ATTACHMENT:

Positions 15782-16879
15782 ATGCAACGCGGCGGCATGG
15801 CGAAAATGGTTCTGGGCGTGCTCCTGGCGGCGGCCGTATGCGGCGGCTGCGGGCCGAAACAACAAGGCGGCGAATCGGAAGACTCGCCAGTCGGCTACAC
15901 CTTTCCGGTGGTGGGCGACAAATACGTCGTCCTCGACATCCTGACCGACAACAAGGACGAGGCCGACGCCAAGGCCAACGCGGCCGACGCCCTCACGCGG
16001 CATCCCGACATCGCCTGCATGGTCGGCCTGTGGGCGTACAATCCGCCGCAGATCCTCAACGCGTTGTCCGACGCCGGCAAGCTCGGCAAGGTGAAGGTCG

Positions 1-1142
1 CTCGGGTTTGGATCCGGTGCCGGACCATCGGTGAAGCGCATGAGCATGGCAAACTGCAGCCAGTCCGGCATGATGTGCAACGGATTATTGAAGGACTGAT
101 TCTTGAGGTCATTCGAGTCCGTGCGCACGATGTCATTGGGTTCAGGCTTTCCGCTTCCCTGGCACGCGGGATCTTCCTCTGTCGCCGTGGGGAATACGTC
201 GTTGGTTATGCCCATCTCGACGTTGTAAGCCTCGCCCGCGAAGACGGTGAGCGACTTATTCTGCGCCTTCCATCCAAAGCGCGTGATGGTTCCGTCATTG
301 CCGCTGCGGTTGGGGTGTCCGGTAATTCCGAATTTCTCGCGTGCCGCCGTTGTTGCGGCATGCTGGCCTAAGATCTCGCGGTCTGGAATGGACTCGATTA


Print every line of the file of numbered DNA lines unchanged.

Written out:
Positions 15782-16879
15782 ATGCAACGCGGCGGCATGG
15801 CGAAAATGGTTCTGGGCGTGCTCCTGGCGGCGGCCGTATGCGGCGGCTGCGGGCCGAAACAACAAGGCGGCGAATCGGAAGACTCGCCAGTCGGCTACAC
15901 CTTTCCGGTGGTGGGCGACAAATACGTCGTCCTCGACATCCTGACCGACAACAAGGACGAGGCCGACGCCAAGGCCAACGCGGCCGACGCCCTCACGCGG
16001 CATCCCGACATCGCCTGCATGGTCGGCCTGTGGGCGTACAATCCGCCGCAGATCCTCAACGCGTTGTCCGACGCCGGCAAGCTCGGCAAGGTGAAGGTCG

Positions 1-1142
1 CTCGGGTTTGGATCCGGTGCCGGACCATCGGTGAAGCGCATGAGCATGGCAAACTGCAGCCAGTCCGGCATGATGTGCAACGGATTATTGAAGGACTGAT
101 TCTTGAGGTCATTCGAGTCCGTGCGCACGATGTCATTGGGTTCAGGCTTTCCGCTTCCCTGGCACGCGGGATCTTCCTCTGTCGCCGTGGGGAATACGTC
201 GTTGGTTATGCCCATCTCGACGTTGTAAGCCTCGCCCGCGAAGACGGTGAGCGACTTATTCTGCGCCTTCCATCCAAAGCGCGTGATGGTTCCGTCATTG
301 CCGCTGCGGTTGGGGTGTCCGGTAATTCCGAATTTCTCGCGTGCCGCCGTTGTTGCGGCATGCTGGCCTAAGATCTCGCGGTCTGGAATGGACTCGATTA